Top 10 Myths About Children’s Teeth
- Baby teeth aren’t important. They’re just going to fall out anyway.
It is true that none of your child’s 20 baby teeth will survive into their teenage years. But if you want those 32 permanent teeth to come in shiny and straight, it’s absolutely essential to take care of their predecessors.
Baby teeth aren’t here to stay, but they’re extremely important while they are here. They serve as natural spacers for the permanent teeth. If one is lost too early, before the permanent tooth is ready to erupt, the other teeth could come in crooked or cause crowding. Additionally, if a baby tooth has decay, it can pass the bacteria to the permanent tooth below, causing it to decay before it even breaks the surface.
Not only does it spread to the permanent tooth, but it can also spread to the rest of the body via saliva and their gum tissue, causing a slew of long-term health consequences.
- My child has cavities because he has soft teeth.
We’re not exactly sure where this one started, but there is no such thing as “soft teeth.” Everyone’s teeth are coated in enamel, the hardest substance in the human body. Cavities occur when bacteria eat away at the teeth to create little holes. Once a hole is formed, it becomes infinitely harder to reach the bacteria hiding out in the hole, so the problem increasingly worsens.
- My child can brush their own teeth.
We all can’t wait for the day that our child can get ready for bed on their own (and hopefully do so willingly!). Unfortunately, that day is a long way off. It’s not a matter of intelligence or how gifted your child is. It’s simply because kids lack the manual dexterity needed to brush all of their teeth thoroughly until about age 6 or 7. As a general rule, children don’t develop this dexterity until they can write in cursive. Until then, the primary responsibility for their clean teeth falls to the parents.
- I don’t need to take my child to the dentist. He only has 2 teeth!
How can he have bad oral hygiene when he’s all gums?! Believe it or not, oral hygiene begins almost immediately after birth. Even before you see a sign of their first tooth, you should be wiping their gums with a wet piece of gauze. After that, it’s on to a wet toothbrush and then fluoridated toothpaste.
A child’s first visit to the dentist should be right around their 1st birthday. More than likely – if you’ve been doing a good job with their oral hygiene so far – it’ll just be a short and informal dentist appointment. The dentist will take a look around, warn you about any potential problem areas, possibly clean their teeth, and answer any questions you may have.
Habits form early, so it’s better to get your child into the twice a year routine from the very beginning.
- My child won’t drink plain water.
They will, and they should. It’s tempting to add flavor or hand them an “all-natural” juice box, but any drink other than water is likely to contain some amount of sugar – the favored meal of cavity-causing bacteria. The American Academy of Pediatrics recommends young kids should drink no more than 4 to 6 ounces (or the equivalent of one cup) per day. It’s also better for your child to drink the juice with a meal and opt for water between meals.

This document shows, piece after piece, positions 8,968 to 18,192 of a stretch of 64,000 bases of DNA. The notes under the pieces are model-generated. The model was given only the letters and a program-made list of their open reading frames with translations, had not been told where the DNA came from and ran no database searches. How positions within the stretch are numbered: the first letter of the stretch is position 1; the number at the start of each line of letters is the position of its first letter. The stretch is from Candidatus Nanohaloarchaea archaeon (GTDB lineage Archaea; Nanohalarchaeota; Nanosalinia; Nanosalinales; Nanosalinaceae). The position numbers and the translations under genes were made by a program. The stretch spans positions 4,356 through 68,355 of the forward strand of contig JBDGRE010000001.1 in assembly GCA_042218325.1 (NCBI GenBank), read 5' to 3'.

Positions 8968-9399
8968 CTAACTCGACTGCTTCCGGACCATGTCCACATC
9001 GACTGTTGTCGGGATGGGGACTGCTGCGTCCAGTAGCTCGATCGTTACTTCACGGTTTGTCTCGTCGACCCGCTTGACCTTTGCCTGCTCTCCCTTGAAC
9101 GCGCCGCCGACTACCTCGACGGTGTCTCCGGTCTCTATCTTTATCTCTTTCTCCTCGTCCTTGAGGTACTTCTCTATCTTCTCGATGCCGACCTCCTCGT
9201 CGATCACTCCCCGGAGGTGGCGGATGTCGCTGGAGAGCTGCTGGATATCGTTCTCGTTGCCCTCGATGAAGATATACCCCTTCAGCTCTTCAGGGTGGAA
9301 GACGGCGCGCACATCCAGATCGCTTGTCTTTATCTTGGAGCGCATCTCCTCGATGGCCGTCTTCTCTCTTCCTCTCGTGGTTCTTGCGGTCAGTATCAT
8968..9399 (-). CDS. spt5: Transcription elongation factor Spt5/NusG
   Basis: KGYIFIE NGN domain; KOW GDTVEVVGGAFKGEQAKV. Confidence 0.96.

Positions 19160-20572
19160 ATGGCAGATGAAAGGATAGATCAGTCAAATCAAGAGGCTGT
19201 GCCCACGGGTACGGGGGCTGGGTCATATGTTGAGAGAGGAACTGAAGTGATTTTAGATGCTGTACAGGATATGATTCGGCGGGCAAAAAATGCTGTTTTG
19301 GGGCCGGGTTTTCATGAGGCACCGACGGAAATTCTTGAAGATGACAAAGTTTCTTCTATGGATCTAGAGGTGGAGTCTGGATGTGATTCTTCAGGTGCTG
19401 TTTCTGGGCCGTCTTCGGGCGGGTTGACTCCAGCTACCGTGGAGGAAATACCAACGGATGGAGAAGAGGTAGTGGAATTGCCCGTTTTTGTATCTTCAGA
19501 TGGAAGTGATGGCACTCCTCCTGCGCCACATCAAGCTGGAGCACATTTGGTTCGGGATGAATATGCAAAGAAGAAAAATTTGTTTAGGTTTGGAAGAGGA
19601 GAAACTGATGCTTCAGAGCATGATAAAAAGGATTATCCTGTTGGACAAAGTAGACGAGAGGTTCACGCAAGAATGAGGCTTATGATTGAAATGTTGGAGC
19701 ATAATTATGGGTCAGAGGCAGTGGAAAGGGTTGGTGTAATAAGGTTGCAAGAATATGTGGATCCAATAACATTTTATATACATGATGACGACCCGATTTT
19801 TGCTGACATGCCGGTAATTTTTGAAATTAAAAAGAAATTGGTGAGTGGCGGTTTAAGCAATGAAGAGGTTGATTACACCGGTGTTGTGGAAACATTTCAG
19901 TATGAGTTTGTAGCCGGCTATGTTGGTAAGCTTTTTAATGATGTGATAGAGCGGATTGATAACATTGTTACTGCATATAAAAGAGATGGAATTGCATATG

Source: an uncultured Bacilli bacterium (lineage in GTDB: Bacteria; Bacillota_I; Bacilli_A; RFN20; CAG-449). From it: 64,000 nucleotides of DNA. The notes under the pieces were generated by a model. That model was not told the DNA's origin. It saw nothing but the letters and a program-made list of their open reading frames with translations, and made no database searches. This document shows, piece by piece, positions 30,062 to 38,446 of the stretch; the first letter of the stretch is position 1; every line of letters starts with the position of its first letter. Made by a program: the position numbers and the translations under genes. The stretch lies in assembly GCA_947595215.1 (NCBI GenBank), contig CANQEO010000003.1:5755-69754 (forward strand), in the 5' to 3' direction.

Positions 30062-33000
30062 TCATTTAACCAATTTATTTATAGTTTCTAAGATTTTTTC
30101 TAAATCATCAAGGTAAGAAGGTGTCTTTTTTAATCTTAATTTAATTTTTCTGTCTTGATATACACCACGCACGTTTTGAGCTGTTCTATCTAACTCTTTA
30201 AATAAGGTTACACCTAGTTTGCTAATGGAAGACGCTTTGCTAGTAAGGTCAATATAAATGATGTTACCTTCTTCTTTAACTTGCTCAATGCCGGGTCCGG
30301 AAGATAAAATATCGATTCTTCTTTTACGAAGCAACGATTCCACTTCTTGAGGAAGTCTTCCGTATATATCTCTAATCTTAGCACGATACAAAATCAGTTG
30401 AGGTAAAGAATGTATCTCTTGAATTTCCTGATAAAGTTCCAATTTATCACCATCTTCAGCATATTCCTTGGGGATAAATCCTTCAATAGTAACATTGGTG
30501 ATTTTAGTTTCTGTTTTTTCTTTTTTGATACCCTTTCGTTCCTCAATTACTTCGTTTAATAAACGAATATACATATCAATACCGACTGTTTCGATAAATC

- My child needs a bottle to go to sleep.
Not only is sugar bad for their teeth in general, but the consequences worsen the longer their teeth are exposed to the sugar. If a child falls asleep with a bottle, their teeth are being attacked by the bacteria that feed on sugar for the entire time they’re sleeping, likely leading to Baby Bottle Tooth Decay.
If they absolutely need a bottle at bedtime, fill it with water. The better alternative, though, is to let them cry it out for a few nights and adjust to falling asleep without the bottle.
- Bottled water is just as good for my child’s teeth as tap water.
You’re a step in the right direction! Water is the best choice for your child. But if you’re opting for the easy-to-grab, convenient option of bottled water, you might just be missing out on one important ingredient – fluoride.
Fluoride is a mineral that strengthens tooth enamel and makes teeth more resistant to acids and bacteria. Most bottled water doesn’t contain a trace of fluoride, but there are some options that do.
- My child doesn’t need to bother with flossing until his permanent teeth come in.
As soon as your child has two teeth that are touching, he needs to start flossing. The areas that are harder to reach with a brush are the areas that bacteria prefer to live in. By simply relying on brushing, he’s missing out on cleaning almost 35% of the tooth’s surface.
- It’s okay for my child to suck his thumb.
It is – until about kindergarten. Then it’s time to break free from the habit. Around this time, the front permanent teeth will be coming in, and you don’t want any added pressure to the teeth forcing them out of their natural positions. It’ll be a battle, but it’s well worth it.
- My child is prone to cavities because of his genetics.
Too often parents assume their children just inherited their bad teeth, and there’s nothing they can do about it. Genetics does have some influence on dental health, but it’s relatively small. In fact, almost 100% of cavities can be prevented.
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